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I need to match name objects according to pdf file specification. However, names may contain hexadecimal digits (preceded by #) to specify special characters. I would like to translate these matches to corresponding characters. Is there a clever way to do it without re-parsing the match string?

import re

Name = re.compile(r'''
    (/                                        # Literal "/"
        (?:                                   #
            (?:\#[A-Fa-f0-9]{2})              # Hex numbers
            |                                 # 
            [^\x00-\x20 \x23 \x2f \x7e-\xff]  # Other
        )+                                    #
    )                                         #
    ''', re.VERBOSE)

#  some examples

names = """
    The following are examples of valid literal names:

    Raw string                       Translation

    1.  /Adobe#20Green            -> "Adobe Green"
    2.  /PANTONE#205757#20CV      -> "PANTONE 5757 CV"
    3.  /paired#28#29parentheses  -> "paired( )parentheses"
    4.  /The_Key_of_F#23_Minor    -> "The_Key_of_F#_Minor"
    5.  /A#42                     -> "AB"
    6.  /Name1
    7.  /ASomewhatLongerName
    8.  /A;Name_With-Various***Characters?
    9.  /1.2
    10. /$$
    11. /@pattern
    12. /.notdef
    """
share|improve this question
    
You want to replace this in the input string? Or you want to list matching names with the escape sequences unescaped? –  Martijn Pieters Jun 17 '13 at 10:12
    
Can you use re.sub? –  Jack Jun 17 '13 at 10:12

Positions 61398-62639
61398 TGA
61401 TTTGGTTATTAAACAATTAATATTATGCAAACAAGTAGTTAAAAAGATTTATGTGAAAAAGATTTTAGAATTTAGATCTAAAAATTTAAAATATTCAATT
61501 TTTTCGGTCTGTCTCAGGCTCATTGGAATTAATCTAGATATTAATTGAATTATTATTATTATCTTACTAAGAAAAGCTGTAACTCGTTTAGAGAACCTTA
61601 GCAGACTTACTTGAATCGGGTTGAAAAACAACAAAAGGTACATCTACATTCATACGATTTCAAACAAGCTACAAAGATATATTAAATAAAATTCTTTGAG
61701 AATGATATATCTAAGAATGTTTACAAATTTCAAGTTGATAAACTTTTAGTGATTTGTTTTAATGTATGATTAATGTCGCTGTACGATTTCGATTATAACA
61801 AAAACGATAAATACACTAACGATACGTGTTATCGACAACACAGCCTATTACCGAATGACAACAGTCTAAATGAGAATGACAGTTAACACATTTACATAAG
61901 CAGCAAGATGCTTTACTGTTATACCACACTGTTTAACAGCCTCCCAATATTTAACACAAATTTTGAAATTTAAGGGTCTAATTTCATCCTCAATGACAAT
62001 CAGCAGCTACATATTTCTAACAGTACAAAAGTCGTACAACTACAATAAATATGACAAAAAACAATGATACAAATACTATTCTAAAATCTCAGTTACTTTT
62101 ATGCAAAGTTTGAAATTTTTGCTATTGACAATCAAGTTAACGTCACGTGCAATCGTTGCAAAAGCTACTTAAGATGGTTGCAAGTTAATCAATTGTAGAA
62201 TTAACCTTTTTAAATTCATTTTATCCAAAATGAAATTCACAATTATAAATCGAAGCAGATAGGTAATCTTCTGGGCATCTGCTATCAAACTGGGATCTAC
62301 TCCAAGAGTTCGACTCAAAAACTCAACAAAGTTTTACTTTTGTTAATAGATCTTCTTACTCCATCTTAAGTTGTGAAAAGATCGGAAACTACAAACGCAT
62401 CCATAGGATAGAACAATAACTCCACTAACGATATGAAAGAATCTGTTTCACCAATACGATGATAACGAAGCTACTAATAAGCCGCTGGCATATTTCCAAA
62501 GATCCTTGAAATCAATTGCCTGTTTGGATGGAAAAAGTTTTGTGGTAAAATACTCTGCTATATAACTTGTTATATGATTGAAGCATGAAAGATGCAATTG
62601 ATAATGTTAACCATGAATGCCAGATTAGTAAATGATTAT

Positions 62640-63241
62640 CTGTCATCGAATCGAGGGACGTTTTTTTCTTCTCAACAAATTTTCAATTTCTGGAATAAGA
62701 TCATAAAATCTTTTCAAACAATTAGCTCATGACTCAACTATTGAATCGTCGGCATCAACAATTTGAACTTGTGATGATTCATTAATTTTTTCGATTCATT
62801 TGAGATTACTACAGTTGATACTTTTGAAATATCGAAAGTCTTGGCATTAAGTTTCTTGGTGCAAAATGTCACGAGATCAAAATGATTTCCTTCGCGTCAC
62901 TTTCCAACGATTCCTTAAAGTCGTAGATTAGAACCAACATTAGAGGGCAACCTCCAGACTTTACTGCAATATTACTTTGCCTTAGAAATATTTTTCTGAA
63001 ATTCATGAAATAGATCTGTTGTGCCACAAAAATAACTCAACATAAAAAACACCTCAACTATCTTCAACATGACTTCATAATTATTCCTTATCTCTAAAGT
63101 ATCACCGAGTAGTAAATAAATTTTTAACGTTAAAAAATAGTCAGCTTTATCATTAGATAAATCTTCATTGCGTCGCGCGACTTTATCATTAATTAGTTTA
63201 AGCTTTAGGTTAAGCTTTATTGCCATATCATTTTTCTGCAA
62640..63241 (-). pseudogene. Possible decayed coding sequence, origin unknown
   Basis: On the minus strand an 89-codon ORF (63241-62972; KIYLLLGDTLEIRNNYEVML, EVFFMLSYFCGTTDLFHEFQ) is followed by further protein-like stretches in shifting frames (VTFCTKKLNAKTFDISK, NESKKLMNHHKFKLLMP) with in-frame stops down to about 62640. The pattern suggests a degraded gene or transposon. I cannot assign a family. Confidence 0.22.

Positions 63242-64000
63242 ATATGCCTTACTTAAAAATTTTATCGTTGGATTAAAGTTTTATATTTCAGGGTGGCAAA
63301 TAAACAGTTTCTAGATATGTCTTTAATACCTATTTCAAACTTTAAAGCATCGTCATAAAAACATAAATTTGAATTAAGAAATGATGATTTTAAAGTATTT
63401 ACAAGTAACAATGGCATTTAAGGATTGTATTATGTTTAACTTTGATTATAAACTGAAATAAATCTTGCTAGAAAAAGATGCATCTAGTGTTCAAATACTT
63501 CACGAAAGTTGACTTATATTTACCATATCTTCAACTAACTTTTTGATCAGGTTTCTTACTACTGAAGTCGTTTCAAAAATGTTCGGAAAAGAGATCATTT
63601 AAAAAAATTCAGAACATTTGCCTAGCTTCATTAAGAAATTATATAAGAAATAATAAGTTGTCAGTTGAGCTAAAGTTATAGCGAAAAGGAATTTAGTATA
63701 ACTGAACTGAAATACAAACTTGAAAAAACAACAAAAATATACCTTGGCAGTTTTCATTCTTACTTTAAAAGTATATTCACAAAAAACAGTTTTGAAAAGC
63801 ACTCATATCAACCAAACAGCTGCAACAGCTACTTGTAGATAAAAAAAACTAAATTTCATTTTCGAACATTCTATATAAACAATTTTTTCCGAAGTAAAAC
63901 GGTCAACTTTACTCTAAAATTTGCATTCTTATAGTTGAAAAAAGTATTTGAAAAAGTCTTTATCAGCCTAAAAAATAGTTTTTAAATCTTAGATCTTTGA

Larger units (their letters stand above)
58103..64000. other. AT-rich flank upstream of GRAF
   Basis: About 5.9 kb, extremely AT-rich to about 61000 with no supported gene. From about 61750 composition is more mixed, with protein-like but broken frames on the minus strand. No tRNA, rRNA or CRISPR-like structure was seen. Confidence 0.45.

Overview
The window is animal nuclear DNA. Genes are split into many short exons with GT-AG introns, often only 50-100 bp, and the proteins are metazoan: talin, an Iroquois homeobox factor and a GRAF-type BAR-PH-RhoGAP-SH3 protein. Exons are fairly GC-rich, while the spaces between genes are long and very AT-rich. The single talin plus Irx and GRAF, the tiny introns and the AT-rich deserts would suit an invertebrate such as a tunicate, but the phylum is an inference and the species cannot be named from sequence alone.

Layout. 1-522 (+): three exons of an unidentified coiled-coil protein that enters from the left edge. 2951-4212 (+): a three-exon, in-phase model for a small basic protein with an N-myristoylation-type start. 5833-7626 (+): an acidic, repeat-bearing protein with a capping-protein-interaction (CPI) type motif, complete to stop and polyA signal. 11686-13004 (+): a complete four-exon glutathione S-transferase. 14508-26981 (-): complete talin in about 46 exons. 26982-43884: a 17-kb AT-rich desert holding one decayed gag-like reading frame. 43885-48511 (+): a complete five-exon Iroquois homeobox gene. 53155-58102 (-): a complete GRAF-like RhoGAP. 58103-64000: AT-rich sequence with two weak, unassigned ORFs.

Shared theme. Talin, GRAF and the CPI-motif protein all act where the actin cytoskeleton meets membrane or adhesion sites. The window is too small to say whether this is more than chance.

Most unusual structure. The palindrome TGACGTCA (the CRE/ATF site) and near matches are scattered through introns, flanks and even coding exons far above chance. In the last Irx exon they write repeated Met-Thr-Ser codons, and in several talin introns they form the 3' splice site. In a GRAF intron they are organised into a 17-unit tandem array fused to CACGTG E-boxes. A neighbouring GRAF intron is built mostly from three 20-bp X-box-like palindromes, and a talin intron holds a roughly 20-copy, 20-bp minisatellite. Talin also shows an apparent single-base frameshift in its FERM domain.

@MartijnPieters -- list matching names with the escape sequences unescaped –  root Jun 17 '13 at 10:14
    
@Jack -- Yes, I can use re.sub on the match, but I was wondering if there was a more "clever" way... –  root Jun 17 '13 at 10:17
    
Having matching and conversion in two distinct steps has its advantages imo ;-) –  Jack Jun 17 '13 at 10:22

2 Answers 2

up vote 1 down vote accepted

I'd use finditer() with a wrapper generator:

import re
from functools import partial

def _hexrepl(match):
    return chr(int(match.group(1), 16))
unescape = partial(re.compile(r'#([0-9A-F]{2})').sub, _hexrepl)

def pdfnames(inputtext):
    for match in Name.finditer(inputtext):
        yield unescape(match.group(0))

Demo:

>>> for name in pdfnames(names):
...     print name
... 
/Adobe Green
/PANTONE 5757 CV
/paired()parentheses
/The_Key_of_F#_Minor
/AB
/Name1
/ASomewhatLongerName
/A;Name_With-Various***Characters?
/1.2
/$$
/@pattern
/.notdef

There is no more clever way that I know of; the re engine cannot otherwise combine substitution and matching.

share|improve this answer
    
Thanks, then re.sub it is :) –  root Jun 17 '13 at 10:36

Have a look at re.sub.

You can use this with a function to match hex '#[0-9A-F]{2}' numbers and translate these using a function.

E.g.

def hexrepl(m):
    return chr(int(m.group(0)[1:3],16))

re.sub(r'#[0-9A-F]{2}', hexrepl, '/Adobe#20Green')

Will return '/Adobe Green'

share|improve this answer
    
I'm pretty damn sure @root knows about re.sub.. –  Martijn Pieters Jun 17 '13 at 10:13
    
@MartijnPieters Then he should also have the wits to mention that in the question and why it doesn't work :) –  Jack Jun 17 '13 at 10:14
    
@Jack: I am asking for clarification; what he wants is not clear. –  Martijn Pieters Jun 17 '13 at 10:14
    
@Martijn Pieters Yes, maybe root is looking for a "one pass regular expression". –  Hans Then Jun 17 '13 at 10:20
    
Sorry, about the confusion... I actually implement something similar to yours and Martijn's, but thought that there may be some better way. Anyway +1. –  root Jun 17 '13 at 10:40

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